Exercise is good for everyone, but you may wonder whether you should be running if you have pelvic organ prolapse.
Women suffering with prolapse want to stay healthy. Those who love running want to continue to enjoy their passion. But the answer to the question – can I run with pelvic organ prolapse – is usually no.
Let’s explore prolapse and its impact on exercise habits, including running.
Exercise and Pelvic Health
There are a number of studies that have looked at exercise and pelvic health. Many of us experience urinary incontinence, the involuntary leakage of urine that affects women of all ages.1 This could be a result of weakness of the pelvic floor muscles, brought on by factors such as childbirth.
If you experience incontinence, you likely find it’s more common during high-impact or cardio exercises. One study found that exercising women have three times the risk of experiencing urinary incontinence.2
When incontinence becomes prolapse, your decisions about exercise may change, but once again it isn’t a simple yes or no answer for every woman. It does not mean women shouldn’t exercise.
The same study concluded “the threshold for optimal or negative effects on the pelvic floor almost certainly differs from person to person.” There wasn’t enough evidence in this study to make firm conclusions about the role of strenuous physical activity in the incidence of pelvic floor disorders, highlighting the need for more research. 2
Prolapse and Exercise
Women who suspect prolapse experience a number of symptoms. Incontinence may be one of them, because it can be difficult to empty your bladder. You may also experience heaviness, pelvic pressure and bulging. It’s common to experience these towards the end of the day, because gravity plays a role. Because of that, running may not be a good idea if you suspect you have a prolapse. You may also want to avoid strenuous activities like jumping, step aerobics and exercise involving heavy lifting.
One study found that women who perform high-impact activities might be at greater risk of pelvic floor dysfunction than those participating in low-impact exercise. Researchers compared running to another high-impact exercise regimen (CrossFit®-brand training), and concluded that women who participate in running have a higher prevalence of prolapse than women who participate in cross-fit.3
So what does that mean for those who love running?
Pelvic floor physiotherapist Mary O’Dwyer encourages women to exercise, but warns that incontinence is an early signal about your pelvic floor health. Running may not be the ideal choice of exercise in the short term. She encourages women to seek out exercise to improve their pelvic floor. By improving their pelvic floor support, running may eventually become an option. 4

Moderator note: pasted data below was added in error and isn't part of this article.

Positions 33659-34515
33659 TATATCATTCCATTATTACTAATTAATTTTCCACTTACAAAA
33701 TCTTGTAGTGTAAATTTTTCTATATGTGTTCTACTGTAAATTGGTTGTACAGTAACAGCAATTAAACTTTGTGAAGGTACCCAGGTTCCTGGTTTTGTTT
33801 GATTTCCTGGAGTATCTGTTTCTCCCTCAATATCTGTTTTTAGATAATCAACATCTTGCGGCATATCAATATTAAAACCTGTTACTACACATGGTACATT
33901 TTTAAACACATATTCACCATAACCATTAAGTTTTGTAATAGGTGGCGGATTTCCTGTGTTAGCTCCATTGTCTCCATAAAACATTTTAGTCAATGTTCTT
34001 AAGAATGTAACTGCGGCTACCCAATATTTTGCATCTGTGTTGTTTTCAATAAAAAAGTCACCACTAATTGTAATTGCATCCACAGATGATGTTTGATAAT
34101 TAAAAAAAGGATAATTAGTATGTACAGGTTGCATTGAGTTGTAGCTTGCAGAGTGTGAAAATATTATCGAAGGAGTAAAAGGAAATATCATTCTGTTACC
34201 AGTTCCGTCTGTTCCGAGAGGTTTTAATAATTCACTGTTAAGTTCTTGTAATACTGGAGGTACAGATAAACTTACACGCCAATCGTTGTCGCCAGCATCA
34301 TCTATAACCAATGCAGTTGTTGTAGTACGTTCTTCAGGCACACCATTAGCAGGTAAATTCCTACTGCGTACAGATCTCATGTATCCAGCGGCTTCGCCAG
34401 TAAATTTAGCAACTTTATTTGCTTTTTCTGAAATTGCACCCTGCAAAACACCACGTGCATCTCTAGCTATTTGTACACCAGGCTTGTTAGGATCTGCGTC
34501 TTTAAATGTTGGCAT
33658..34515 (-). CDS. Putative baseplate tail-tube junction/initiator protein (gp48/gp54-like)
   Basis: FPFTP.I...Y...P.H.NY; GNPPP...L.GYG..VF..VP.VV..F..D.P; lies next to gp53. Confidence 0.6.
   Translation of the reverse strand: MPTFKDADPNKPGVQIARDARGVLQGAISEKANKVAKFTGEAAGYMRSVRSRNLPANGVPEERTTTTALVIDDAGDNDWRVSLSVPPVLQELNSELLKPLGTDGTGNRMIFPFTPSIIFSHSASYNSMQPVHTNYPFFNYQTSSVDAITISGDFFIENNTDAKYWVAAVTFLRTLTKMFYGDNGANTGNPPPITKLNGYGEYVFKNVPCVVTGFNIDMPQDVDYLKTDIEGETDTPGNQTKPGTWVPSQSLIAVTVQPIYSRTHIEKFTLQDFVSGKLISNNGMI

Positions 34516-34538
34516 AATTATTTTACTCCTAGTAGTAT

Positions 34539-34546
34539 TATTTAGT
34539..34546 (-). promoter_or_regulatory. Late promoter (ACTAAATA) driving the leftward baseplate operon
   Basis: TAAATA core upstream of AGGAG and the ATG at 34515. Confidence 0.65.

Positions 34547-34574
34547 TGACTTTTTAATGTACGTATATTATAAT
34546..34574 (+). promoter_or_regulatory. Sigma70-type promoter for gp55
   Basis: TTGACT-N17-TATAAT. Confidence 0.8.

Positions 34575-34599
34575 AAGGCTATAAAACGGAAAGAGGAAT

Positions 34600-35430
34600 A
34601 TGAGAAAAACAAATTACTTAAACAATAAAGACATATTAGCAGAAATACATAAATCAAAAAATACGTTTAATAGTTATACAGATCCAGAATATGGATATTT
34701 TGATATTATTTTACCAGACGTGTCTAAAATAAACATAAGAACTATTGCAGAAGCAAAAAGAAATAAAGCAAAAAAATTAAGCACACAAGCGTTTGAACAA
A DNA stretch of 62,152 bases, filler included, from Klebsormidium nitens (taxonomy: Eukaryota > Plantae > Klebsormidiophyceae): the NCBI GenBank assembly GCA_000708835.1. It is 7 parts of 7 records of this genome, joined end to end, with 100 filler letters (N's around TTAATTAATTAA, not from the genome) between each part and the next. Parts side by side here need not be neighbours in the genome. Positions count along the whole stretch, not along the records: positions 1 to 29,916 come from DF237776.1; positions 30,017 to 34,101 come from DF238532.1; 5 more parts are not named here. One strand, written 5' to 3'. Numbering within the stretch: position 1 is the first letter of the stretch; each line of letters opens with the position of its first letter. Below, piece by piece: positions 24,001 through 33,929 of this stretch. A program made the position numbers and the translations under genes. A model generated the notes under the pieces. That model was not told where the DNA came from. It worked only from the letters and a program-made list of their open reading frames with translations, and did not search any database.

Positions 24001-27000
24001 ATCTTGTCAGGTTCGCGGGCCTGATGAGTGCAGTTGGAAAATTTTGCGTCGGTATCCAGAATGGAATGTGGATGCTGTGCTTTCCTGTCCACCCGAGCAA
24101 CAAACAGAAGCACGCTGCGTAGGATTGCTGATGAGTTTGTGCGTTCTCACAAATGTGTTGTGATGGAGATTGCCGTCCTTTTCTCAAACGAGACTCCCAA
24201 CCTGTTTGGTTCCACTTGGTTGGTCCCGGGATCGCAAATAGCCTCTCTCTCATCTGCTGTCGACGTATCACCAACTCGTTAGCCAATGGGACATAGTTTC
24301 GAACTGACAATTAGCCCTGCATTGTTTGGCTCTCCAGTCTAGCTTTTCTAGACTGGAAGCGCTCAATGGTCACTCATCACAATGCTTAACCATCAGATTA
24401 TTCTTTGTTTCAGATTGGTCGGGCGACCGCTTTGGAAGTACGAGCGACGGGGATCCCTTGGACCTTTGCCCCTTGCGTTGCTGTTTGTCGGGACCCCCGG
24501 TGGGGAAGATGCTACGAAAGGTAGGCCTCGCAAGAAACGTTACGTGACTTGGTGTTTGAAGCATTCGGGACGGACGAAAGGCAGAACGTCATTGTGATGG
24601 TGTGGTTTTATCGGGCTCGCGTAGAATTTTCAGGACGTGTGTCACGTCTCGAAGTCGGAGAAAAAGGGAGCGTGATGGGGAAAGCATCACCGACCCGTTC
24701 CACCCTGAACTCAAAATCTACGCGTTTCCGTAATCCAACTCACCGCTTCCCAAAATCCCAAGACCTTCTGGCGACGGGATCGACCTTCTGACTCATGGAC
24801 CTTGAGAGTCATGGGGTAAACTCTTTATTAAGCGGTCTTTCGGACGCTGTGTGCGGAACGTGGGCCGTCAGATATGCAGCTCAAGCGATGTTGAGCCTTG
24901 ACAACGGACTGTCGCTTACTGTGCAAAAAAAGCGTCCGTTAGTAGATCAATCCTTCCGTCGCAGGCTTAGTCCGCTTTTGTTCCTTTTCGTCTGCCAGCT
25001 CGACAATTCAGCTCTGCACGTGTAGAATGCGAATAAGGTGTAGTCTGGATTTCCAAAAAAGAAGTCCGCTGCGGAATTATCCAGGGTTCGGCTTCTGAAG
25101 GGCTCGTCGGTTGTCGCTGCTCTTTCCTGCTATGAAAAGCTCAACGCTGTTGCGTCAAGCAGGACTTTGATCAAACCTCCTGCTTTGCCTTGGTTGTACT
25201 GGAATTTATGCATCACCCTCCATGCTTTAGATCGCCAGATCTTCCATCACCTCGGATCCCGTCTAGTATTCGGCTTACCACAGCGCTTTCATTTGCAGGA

Other Exercises For Those with Prolapse
Don’t despair. The Australian non profit women’s health organization Jean Hailes for Women’s Health has some guidance for women who want to remain active. The first is that daily exercise is important.
Here are some suggestions:
- Use lighter weights.
- Opt for core strengthening on an exercise ball.
- Choose cardiovascular exercise such as walking, swimming or bike riding rather than running, jumping or high-impact aerobics.5
The key is to avoid straining and worsening the prolapse.
Another option is yoga, which will help strengthen your core (your abs and low back) and strengthen your pelvic floor, too. Before runners scoff at the thought of doing yoga instead of a marathon, remember that it’s good for physical, mental, and emotional health. Yoga will help with relaxation, enabling your body to better respond to pain and stress.
What’s important to note is that there are exercise options for women. And as physiotherapist Mary O’Dwyer reminds us, running may once again become an option.
Seek Medical Advice
Before making decisions about whether or not to run, seek medical advice. Get help even if you suspect a prolapse but aren’t sure. Finding a qualified physician nearby is the first step. After all, there are some common treatments that can be effective, including physical therapy involving pelvic floor muscle exercises. Don’t suffer in silence.
In no time, you could be on the road again, or enjoying a new form of physical activity until you can run again.